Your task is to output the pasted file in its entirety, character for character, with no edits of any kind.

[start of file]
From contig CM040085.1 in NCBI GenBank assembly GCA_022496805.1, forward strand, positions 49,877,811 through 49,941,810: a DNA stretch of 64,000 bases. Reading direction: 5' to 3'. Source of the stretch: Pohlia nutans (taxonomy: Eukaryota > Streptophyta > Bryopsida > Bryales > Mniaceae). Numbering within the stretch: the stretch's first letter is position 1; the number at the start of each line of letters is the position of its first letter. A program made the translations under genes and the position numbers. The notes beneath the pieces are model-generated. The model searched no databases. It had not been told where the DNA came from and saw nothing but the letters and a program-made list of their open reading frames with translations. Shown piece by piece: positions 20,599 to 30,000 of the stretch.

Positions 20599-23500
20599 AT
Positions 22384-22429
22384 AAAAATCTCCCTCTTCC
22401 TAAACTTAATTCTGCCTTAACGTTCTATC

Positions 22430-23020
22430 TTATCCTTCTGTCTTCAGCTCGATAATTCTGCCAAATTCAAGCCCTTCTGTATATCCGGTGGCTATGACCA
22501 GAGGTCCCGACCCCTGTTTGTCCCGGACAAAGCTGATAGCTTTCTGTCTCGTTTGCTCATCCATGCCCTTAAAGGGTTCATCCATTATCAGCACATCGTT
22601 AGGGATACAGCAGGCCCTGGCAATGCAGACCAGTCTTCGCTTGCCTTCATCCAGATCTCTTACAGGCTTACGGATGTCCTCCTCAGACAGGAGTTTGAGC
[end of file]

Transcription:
From contig CM040085.1 in NCBI GenBank assembly GCA_022496805.1, forward strand, positions 49,877,811 through 49,941,810: a DNA stretch of 64,000 bases. Reading direction: 5' to 3'. Source of the stretch: Pohlia nutans (taxonomy: Eukaryota > Streptophyta > Bryopsida > Bryales > Mniaceae). Numbering within the stretch: the stretch's first letter is position 1; the number at the start of each line of letters is the position of its first letter. A program made the translations under genes and the position numbers. The notes beneath the pieces are model-generated. The model searched no databases. It had not been told where the DNA came from and saw nothing but the letters and a program-made list of their open reading frames with translations. Shown piece by piece: positions 20,599 to 30,000 of the stretch.

Positions 20599-23500
20599 AT
Positions 22384-22429
22384 AAAAATCTCCCTCTTCC
22401 TAAACTTAATTCTGCCTTAACGTTCTATC

Positions 22430-23020
22430 TTATCCTTCTGTCTTCAGCTCGATAATTCTGCCAAATTCAAGCCCTTCTGTATATCCGGTGGCTATGACCA
22501 GAGGTCCCGACCCCTGTTTGTCCCGGACAAAGCTGATAGCTTTCTGTCTCGTTTGCTCATCCATGCCCTTAAAGGGTTCATCCATTATCAGCACATCGTT
22601 AGGGATACAGCAGGCCCTGGCAATGCAGACCAGTCTTCGCTTGCCTTCATCCAGATCTCTTACAGGCTTACGGATGTCCTCCTCAGACAGGAGTTTGAGC